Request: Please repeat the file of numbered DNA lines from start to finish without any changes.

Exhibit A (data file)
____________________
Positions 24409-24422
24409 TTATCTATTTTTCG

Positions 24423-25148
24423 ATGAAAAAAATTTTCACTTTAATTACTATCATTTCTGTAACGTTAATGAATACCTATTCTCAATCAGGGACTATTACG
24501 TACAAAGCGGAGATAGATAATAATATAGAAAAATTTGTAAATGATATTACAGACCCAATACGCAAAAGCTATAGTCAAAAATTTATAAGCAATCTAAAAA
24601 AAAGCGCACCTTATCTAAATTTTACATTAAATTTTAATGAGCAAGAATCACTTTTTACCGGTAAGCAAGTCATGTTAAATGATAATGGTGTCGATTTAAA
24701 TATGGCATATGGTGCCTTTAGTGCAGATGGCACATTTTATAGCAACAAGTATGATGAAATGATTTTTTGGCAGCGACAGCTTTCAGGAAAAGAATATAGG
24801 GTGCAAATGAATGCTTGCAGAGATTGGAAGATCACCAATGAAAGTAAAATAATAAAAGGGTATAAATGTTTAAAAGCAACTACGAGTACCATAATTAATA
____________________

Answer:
Positions 24409-24422
24409 TTATCTATTTTTCG

Positions 24423-25148
24423 ATGAAAAAAATTTTCACTTTAATTACTATCATTTCTGTAACGTTAATGAATACCTATTCTCAATCAGGGACTATTACG
24501 TACAAAGCGGAGATAGATAATAATATAGAAAAATTTGTAAATGATATTACAGACCCAATACGCAAAAGCTATAGTCAAAAATTTATAAGCAATCTAAAAA
24601 AAAGCGCACCTTATCTAAATTTTACATTAAATTTTAATGAGCAAGAATCACTTTTTACCGGTAAGCAAGTCATGTTAAATGATAATGGTGTCGATTTAAA
24701 TATGGCATATGGTGCCTTTAGTGCAGATGGCACATTTTATAGCAACAAGTATGATGAAATGATTTTTTGGCAGCGACAGCTTTCAGGAAAAGAATATAGG
24801 GTGCAAATGAATGCTTGCAGAGATTGGAAGATCACCAATGAAAGTAAAATAATAAAAGGGTATAAATGTTTAAAAGCAACTACGAGTACCATAATTAATA